Every year, I deliver four lectures for London South Bank University (LSBU) on the law relating to terrorism. I began when I was director of Justice. The experience has been fascinating.
LSBU’s students are fantastic. In the best years, you get Muslims with roots in Bangladesh, Pakistan or Kashmir wanting to challenge facile generalisations about their communities. More generally, the law in this field provides a profound insight into the interplay of constitutional forces. Its state at any one point in time demonstrates clearly the balance of forces between the judiciary and the executive, parliamentary sovereignty and human rights. This tension has, at times, been fraught, but has ultimately delivered a sensible legislative framework.
As the Irish insurgency came to an end in the 1990s, a Conservative government asked Lord Lloyd to report on what should be the permanent legislative legacy. The Labour government duly enacted his recommendations in the Terrorism Act 2000. This was intended to be comprehensive and stand the test of time. It was based on Lord Lloyd’s principles of minimum powers beyond those in the normal criminal law, buttressed by safeguards such as an independent reviewer. His approach was not articulated particularly in terms of human rights – though he warned that legislation should be compatible with international obligations. However, the Terrorism Act was proportionate enough to survive as the basic legislation framework. Its provisions are largely compatible with the Human Rights Act 1998, which came into force in October 2000.
Human rights would have had an easier passage into our constitution if the events of 9/11 had not occurred. That sparked major legislative responses in both the US and the UK. The former got the Patriot Act and we got the Anti-Terrorism, Crime and Security Act 2001. Part IV of this allowed the indefinite detention of aliens who could not be deported because of the serious risk of death or injury. Justice took advice on the lawfulness of this provision from David Anderson QC. He wrote that, in the circumstances of the moment where the threat from al-Qaida was unclear, a court might be hesitant to find this approach incompatible with the European Convention on Human Rights, but that should be reviewed as time went by. Others took a more aggressive view. A challenge was launched and failed until it came, in what is now known universally as the ‘Belmarsh case’, before a House of Lords judicial committee chaired by Lord Bingham in 2004. This held that Part IV breached the convention’s non-discrimination provisions because it set up different rules for nationals and aliens. Three years had passed without serious government review.
The tension between courts and ministers was exacerbated by the London bombings in 2005. These confirmed the illogicality of maintaining draconian powers directed only at foreigners but led ministers to demand more. A political storm erupted as Tony Blair famously announced that ‘the rules of the game have changed’. Actually, of course, they had not. Nor did they, as the government lost a stream of cases where government forays into civil liberties were halted by the courts in relation to, for example, evidence obtained by torture; various forms of control orders; and London-wide indefinite powers of stop and search without cause. From time to time, it was politicians that led the defence of well-established liberties – chief among them, to his enormous credit, Brexit minister David Davis. Remember the battles for 90 days (Blair), 42 (Brown), where disproportionate requests for powers to detain without charge were eventually cut to what is now a 14-day maximum? The police, it seems, can cope within the current limit perfectly well. Anderson, until recently the statutory reviewer of terrorism legislation, reported in 2015 that only four people were held beyond a week.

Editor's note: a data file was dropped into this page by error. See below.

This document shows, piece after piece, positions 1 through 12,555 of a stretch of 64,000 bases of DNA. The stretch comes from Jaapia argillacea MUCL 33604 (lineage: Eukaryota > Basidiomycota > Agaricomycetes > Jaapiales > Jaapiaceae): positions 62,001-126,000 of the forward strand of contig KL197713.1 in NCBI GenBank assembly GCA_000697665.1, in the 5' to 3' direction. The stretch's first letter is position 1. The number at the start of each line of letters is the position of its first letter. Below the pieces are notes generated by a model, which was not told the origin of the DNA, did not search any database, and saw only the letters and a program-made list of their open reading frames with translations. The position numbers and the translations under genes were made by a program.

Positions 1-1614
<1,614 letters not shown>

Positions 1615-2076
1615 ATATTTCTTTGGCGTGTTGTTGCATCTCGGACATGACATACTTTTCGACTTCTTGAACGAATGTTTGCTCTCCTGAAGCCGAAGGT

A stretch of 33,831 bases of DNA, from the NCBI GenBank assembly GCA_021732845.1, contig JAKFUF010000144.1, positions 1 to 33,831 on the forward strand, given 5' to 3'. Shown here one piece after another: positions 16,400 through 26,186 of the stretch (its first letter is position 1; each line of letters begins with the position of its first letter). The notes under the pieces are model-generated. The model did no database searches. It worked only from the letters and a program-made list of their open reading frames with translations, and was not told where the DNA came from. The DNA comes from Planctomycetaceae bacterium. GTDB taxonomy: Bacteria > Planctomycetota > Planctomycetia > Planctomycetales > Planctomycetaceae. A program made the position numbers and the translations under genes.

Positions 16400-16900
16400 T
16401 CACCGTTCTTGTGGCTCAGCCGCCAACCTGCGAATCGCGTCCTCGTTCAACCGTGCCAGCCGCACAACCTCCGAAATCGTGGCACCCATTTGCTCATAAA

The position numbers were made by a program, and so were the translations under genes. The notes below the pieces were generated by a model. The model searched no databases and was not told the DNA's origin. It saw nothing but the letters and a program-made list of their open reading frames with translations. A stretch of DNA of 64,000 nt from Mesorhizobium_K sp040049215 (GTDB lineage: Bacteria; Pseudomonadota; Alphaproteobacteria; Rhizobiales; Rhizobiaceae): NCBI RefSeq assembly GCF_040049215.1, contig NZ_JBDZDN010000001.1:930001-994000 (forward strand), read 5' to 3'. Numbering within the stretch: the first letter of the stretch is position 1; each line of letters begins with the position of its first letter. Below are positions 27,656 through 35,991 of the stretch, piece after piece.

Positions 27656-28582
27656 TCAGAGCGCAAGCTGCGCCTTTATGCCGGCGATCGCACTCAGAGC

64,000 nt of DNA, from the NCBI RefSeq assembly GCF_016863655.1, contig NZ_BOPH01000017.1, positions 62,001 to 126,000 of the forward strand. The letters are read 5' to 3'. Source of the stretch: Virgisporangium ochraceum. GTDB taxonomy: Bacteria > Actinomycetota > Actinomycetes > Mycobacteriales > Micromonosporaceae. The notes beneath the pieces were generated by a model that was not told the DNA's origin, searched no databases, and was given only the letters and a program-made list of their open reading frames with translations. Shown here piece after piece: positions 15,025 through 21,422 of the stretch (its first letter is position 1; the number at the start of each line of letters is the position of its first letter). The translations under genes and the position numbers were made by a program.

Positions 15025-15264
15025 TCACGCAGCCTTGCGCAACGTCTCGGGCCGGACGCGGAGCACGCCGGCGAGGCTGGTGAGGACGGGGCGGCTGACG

Anderson represents the best in the current state of law and practice. His recently appointed successor, Max Hill QC, pays tribute on the independent reviewer’s website to how ‘he led the way in engaging with all sides in national and international discussion about terrorism’. The balance in Anderson’s original advice has been reflected more generally in his approach as reviewer. There was no clamour for greater powers after last month’s attack on parliament. Anderson’s consensus-building must take some credit for that.
Terrorism legislation will always be a place of great tension between security and human rights. Getting the right balance took the UK more than a decade of dialogue between judiciary and ministers. We should, however, be proud of the result: it shows how human rights can improve legislation and make it fairer. This is something particularly important to those like the LSBU students who are not, by any means, terrorists, but are sensitive to the grievances – real or imagined – of those who may be persuaded to go in that direction.
Roger Smith is visiting professor at London South Bank University and former director of human rights group Justice